Title – Blue Ruin (2013)
Director – Jeremy Saulnier (Murder Party)
Cast – Macon Blair, Devin Ratray, Amy Hargreaves, Kevin Kolack
Plot – Dwight (Blair) is a man quite visibly disturbed by a past event in his life, sending him to a life living in his car, scrounging for food and stealing clothes to survive. When Dwight hears news of something from his old life it sends him out on a path of revenge that is anything but straightforward.
“I’d forgive you if you were crazy but you’re not crazy, you’re weak”
Review by Eddie on 27/10/2014
One of the coldest and most distance inducing films you’re likely to watch in quite some time, Jeremy Saulnier’s low budget and dour effort Blue Ruin is a film that can be appreciated for craft overcoming budget constraints but goodwill towards its effort can’t help it get over the hurdle in what is a very arduous journey and one that is not all that original.
In speaking about Blue Ruin it must first be noted that the story behind the film is a lot more interesting that what happens in it. Saulnier gathered crowd funding through the Kickstarter program which allowed him to have sufficient finance to make this movie which was obviously a passion for him. It’s an interesting time in the movie making business and an exciting one where passionate directors and storytellers can garner help from film lovers and film backers the world over and get enough support to make ideas into reality. Blue Ruin is a testament to this process and its production is of a high standard and acting often very strong but the films story on camera is nowhere near as interesting as it was behind it.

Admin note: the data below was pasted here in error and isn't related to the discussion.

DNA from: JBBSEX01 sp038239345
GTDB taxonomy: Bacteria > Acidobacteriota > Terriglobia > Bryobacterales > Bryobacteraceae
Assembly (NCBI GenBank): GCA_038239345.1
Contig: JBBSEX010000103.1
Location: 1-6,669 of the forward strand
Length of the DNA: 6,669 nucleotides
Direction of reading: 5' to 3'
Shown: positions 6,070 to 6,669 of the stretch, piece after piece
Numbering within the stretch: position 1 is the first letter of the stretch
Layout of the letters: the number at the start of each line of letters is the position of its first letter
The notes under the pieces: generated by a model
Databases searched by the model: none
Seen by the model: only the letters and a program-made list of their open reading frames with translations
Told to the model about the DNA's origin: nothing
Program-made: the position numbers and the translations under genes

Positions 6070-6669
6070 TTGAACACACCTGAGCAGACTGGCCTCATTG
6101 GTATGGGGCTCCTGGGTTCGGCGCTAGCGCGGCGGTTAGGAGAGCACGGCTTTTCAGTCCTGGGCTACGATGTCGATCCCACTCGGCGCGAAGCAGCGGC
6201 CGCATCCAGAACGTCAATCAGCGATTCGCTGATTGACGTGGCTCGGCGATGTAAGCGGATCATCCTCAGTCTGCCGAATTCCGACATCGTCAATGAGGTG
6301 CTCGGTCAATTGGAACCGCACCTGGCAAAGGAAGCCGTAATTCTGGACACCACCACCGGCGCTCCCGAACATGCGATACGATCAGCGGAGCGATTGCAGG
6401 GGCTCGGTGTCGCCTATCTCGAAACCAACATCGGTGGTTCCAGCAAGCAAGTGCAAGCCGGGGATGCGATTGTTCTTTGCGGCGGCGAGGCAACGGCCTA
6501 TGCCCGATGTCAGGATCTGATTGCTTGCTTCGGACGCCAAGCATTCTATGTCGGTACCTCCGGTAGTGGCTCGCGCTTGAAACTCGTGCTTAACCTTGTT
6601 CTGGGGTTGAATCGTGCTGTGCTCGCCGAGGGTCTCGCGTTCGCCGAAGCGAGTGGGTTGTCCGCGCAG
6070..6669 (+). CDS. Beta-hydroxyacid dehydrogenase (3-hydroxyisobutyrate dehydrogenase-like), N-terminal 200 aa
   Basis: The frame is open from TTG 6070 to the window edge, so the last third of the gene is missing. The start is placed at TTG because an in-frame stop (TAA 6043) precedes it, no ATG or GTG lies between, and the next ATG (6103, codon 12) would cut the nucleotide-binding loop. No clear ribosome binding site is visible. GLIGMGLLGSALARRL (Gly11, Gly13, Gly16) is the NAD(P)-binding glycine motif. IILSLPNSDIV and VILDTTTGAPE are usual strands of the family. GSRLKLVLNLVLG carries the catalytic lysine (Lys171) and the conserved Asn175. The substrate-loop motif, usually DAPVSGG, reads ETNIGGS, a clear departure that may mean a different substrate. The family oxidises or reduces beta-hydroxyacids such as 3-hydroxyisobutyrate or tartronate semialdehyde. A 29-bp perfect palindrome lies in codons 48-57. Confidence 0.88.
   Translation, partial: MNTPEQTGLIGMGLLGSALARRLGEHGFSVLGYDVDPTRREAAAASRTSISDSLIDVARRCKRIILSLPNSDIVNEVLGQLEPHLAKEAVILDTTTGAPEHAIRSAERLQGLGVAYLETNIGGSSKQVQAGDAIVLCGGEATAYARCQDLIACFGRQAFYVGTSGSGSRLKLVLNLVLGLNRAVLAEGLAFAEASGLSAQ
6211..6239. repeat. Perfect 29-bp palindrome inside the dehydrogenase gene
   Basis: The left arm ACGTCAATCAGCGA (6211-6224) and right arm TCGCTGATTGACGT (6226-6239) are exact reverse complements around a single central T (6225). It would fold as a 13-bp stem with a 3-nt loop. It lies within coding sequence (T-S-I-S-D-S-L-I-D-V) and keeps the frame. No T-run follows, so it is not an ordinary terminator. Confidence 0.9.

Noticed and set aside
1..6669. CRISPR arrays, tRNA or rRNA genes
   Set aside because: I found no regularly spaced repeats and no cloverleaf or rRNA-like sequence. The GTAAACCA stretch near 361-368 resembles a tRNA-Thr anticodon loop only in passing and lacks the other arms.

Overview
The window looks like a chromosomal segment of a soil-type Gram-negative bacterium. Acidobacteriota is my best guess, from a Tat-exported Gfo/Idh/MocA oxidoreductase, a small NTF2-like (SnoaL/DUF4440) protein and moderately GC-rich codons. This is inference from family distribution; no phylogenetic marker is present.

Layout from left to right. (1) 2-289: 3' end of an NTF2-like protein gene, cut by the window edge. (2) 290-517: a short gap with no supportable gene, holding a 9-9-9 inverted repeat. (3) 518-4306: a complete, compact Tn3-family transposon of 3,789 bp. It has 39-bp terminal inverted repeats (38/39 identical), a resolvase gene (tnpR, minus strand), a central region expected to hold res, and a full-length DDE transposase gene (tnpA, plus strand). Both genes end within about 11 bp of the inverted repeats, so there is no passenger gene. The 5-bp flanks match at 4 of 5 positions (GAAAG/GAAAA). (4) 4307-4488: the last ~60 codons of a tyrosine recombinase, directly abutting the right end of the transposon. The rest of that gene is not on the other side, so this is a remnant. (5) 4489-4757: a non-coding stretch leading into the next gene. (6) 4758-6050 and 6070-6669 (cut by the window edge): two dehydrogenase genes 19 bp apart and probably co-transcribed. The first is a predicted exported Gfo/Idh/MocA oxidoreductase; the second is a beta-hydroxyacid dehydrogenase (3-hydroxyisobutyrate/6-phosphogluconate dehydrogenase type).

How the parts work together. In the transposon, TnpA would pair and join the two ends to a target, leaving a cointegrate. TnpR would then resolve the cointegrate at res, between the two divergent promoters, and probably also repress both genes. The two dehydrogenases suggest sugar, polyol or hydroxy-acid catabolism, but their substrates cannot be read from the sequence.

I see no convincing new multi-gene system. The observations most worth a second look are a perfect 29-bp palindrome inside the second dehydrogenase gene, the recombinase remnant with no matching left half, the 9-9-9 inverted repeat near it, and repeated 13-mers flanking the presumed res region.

As mentioned previously the tale of Blue Ruin invokes feelings of distance and coldness that cannot be overcome. Our protagonist here is Dwight (who it must be said is very well acted by Macon Blair), a man at first unkempt and feeding himself with food from trash cans, it’s an imposing sight and a intriguing one but as the film enters more typical revenge like fair the film loses steam fast, right through to a completely unsatisfying conclusion. Saulnier’s tale is deliberately light on hard facts or back story but with that comes a sense of a missed opportunity to really make us feel connected to Dwight. As a character that barely speaks and appears in nigh on every scene of the film it’s not good enough to have us invested in such an un-relatable figure.
Blue Ruin is an at times quite horrifying picture with some extremely brutal acts of violence punctuating a film that otherwise lacks energy and often heart. Blue Ruin has succeeded in showcasing the virtues of a new tool available to filmmakers in the form of Kickstarter yet also showcases that the most important thing at a filmmakers disposal is not only a believable story but a story inhabited by characters we can care for and root for no matter how dark a journey they may be about to undertake.
2 gun loving friends out of 5